To whom do you belong?

Mar 2, 2016   //   by Jackie Matyasovski   //   Pastor's Blog, Zion's Blog  //  No Comments

O Lord, you have searched me and known me.
You know when I sit down and when I rise up; you discern my thoughts from far away.
You search out my path and my lying down, and are acquainted with all my ways …
For it was you who formed my inward parts;
you knit me together in my mother’s womb …
How weighty to me are your thoughts, O God! How vast is the sum of them!
I try to count them – they are more than the sand; I come to the end – I am still with you.
Psalm 139


Psalm 139 is one of the most beloved psalms. It is a prayer to a God who is a paradox – both far away, powerful over all things, yet personal, loving, and concerned. The psalmist addresses God as “You” six times in the first eight lines. The psalmist and God are intimate. God created us, knit us together, body and soul, even before we were born, and is always with us. God is so close to us.


And when we are asking, “Who am I?” this psalm helps us find the answer. Dietrich Bonhoeffer, the famous German theologian who was executed by the Nazis after he helped plot to assassinate Hitler, wrote in prison:
“Who am I? They mock me, these lonely questions of mine.
Whoever I am, thou knowest, O God, I am thine.”


We find who we are, and we find our worth, in whose we are. Sometimes we feel that we are not worth much, but God, who knit us together carefully and lovingly, treasures us. That is why Jesus came to earth: to live, suffer and die, for you. For me. It is hard for us to accept because we sometimes think so little of ourselves. Yet here we find a voice that says that God, who made us and truly knows us, values us for who we really are. And so we belong to God. It is in God that we find our selves.


The psalmist ends with the understanding that he or she is so small while God is so great! God’s thoughts are as vast as grains of sand. It is useless to try to count them. It is useless for us to try to really get a handle on who God is. In a sense, God is truly above and beyond us. But in the end, the psalmist says, “I am still with you.” God is still here. Even Jesus was afraid on the cross that God had abandoned him – but God was with him. Even when we are afraid that God has abandoned us, God, the one who knit us together before we were born, is still here. What a comfort that is to us in all of our difficult times! We are not on our own. God knows us in every part of our being, God knows who we are, God treasures us, and God is here. Amen.


Janet Blair, Vice Pastor

Comments are closed.

Zion's Blog Categories

RSS Daily Bible Reading

  • 1 Corinthians 7:29-31
    ​Third Sunday after EpiphanyI mean, brothers and sisters, the appointed time has grown short; from now on, let even those who have wives be as though they had none, and those who mourn as though they were not mourning, and those who rejoice as though they were not rejoicing, and those who buy as though […]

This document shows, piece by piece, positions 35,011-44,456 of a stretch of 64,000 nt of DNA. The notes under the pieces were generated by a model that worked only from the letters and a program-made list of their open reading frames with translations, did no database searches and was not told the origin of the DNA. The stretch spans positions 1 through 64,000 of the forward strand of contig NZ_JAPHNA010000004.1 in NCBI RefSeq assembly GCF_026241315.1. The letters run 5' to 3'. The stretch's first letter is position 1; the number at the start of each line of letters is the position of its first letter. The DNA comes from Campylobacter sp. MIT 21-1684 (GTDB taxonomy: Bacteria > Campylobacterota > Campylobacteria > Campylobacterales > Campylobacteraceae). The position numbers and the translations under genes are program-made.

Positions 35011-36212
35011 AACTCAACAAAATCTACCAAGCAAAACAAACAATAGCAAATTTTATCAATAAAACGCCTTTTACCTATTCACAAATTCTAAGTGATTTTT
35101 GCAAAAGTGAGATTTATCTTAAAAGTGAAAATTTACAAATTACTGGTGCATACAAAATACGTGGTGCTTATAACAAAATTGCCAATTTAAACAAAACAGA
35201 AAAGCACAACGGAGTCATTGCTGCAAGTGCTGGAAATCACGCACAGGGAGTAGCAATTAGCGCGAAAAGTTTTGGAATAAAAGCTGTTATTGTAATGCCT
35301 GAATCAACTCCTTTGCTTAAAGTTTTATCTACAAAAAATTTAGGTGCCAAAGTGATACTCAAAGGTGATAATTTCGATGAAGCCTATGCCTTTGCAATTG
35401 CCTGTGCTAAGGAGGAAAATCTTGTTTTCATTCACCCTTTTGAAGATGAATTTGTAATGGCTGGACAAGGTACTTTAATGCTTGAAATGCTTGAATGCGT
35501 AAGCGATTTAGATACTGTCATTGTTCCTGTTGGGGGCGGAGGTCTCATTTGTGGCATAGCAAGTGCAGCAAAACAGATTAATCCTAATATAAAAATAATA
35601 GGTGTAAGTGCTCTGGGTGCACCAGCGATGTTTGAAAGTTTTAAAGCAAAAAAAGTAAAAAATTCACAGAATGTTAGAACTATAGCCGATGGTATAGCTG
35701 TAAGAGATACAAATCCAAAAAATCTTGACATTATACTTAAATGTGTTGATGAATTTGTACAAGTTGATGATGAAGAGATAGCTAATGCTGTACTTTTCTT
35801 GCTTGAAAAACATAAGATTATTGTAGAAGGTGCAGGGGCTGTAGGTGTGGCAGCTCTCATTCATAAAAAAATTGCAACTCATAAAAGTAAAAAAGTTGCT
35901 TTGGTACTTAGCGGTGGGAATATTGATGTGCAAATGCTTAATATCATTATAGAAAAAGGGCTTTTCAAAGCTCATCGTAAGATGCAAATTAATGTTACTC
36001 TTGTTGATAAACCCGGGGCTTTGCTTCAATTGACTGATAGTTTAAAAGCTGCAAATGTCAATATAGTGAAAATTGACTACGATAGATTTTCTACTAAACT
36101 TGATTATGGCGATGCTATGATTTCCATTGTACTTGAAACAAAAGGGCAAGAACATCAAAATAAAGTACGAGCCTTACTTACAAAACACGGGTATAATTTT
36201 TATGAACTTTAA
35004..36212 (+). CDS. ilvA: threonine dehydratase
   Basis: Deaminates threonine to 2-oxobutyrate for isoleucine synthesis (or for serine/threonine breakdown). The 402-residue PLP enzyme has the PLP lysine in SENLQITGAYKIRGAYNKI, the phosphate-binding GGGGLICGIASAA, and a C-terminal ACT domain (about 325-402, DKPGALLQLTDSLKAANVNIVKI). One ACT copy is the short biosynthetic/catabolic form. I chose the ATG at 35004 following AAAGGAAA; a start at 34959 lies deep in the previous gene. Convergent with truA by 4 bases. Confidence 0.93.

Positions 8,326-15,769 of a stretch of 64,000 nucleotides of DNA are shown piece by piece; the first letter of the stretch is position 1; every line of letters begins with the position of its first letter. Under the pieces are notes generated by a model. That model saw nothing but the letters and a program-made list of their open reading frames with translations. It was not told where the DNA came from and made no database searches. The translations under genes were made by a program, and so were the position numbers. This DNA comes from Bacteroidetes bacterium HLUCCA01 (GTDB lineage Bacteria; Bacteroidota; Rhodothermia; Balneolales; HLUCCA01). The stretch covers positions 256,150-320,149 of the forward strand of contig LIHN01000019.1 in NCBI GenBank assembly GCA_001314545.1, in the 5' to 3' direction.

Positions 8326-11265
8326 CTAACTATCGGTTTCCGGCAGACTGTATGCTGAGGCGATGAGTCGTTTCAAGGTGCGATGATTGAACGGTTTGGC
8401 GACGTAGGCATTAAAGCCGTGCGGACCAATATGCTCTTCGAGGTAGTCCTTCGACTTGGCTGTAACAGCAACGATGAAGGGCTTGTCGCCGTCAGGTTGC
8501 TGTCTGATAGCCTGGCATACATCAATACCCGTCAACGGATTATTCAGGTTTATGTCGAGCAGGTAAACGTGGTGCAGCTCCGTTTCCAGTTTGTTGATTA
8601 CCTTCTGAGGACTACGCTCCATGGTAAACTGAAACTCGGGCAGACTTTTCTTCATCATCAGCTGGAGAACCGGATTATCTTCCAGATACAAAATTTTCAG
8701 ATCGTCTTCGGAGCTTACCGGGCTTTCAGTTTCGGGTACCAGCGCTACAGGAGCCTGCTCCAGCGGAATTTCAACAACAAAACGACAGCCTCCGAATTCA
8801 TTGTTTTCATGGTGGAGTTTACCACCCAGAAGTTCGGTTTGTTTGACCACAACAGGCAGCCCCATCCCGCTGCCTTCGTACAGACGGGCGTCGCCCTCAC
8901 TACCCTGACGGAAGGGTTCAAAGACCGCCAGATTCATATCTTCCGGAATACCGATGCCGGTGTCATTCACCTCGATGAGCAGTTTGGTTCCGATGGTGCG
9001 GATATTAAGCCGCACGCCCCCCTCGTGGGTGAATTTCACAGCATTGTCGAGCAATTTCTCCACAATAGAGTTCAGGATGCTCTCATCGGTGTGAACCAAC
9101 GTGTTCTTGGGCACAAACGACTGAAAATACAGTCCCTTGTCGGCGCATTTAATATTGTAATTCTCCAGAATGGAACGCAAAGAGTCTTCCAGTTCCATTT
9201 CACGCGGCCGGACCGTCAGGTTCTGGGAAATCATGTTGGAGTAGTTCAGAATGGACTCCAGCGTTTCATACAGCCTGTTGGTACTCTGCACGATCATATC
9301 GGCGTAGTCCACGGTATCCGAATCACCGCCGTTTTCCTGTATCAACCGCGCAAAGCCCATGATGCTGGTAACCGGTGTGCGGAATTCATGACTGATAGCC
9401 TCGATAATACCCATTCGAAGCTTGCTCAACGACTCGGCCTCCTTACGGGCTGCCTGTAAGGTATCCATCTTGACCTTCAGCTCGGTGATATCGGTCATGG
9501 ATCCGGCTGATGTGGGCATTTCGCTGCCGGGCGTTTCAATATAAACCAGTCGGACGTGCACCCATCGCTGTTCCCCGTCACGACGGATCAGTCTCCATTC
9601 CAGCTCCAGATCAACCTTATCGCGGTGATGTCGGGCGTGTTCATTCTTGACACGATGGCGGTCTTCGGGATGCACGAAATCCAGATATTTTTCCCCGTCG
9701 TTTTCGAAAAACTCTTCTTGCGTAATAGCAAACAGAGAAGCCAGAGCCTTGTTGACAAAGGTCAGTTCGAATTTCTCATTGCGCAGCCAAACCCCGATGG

• Jeremiah 20:14-18
    ​Cursed be the day on which I was born! The day when my mother bore me, let it not be blessed! Cursed be the man who brought the news to my father, saying, "A child is born to you, a son," making him very glad. Let that man be like the cities that the LORD […]
  • Jeremiah 20:7-13
    ​O LORD, you have enticed me, and I was enticed; you have overpowered me, and you have prevailed. I have become a laughingstock all day long; everyone mocks me. For whenever I speak, I must cry out, I must shout, "Violence and destruction!" For the word of the LORD has become for me a reproach […]


  • ELCA Presiding Bishop responds to reported racist comments January 12, 2018
    I am very disappointed and disturbed by the remarks that President Donald Trump is reported to have said yesterday – and confirmed by others who were present – in the context of a discussion about immigration. Regardless of the context, references of that kind have no place in our civil discourse and, if true, reflect racist […]
  • A Christmas message from the ELCA presiding bishop December 14, 2017
    CHICAGO – In her Christmas message, the Rev. Elizabeth A. Eaton, presiding bishop of the Evangelical Lutheran Church in America (ELCA), reminds us that Advent is a time to be present and still, to be aware of the promise to come.​
  • ELCA presiding bishop responds to decision to move U.S. Embassy in Israel December 6, 2017
    CHICAGO  – The Rev. Elizabeth A. Eaton, presiding bishop of the Evangelical Lutheran Church in America (ELCA), has issued the following statement in response to the decision to move the U.S. Embassy in Israel from Tel Aviv to Jerusalem. December 6, 2017I am deeply disturbed to learn of the Trump administration's plans to move the U.S. Embassy […]
  • Lori Fedyk elected treasurer of the ELCA December 5, 2017
    CHICAGO – Lori Fedyk, a member of Holy Cross Lutheran Church in Libertyville, Ill., was elected to a six-year term as treasurer of the Evangelical Lutheran Church in America (ELCA) by the ELCA Church Council at its November meeting. Her term will begin Feb. 1.Fedyk has been employed by Lutheran Life Communities in Arlington Heights, […]
  • ELCA Church Council’s fall meeting looks to the future November 15, 2017
    CHICAGO (Nov. 15, 2017) – The Church Council of the Evangelical Lutheran Church in America (ELCA) met at The Lutheran Center in Chicago, Nov. 9-12. The council, which serves as the ELCA's board of directors, focused on the goals of ELCA Future Directions 2025 and the church's priorities around congregational vitality and leadership.The council, addressing […]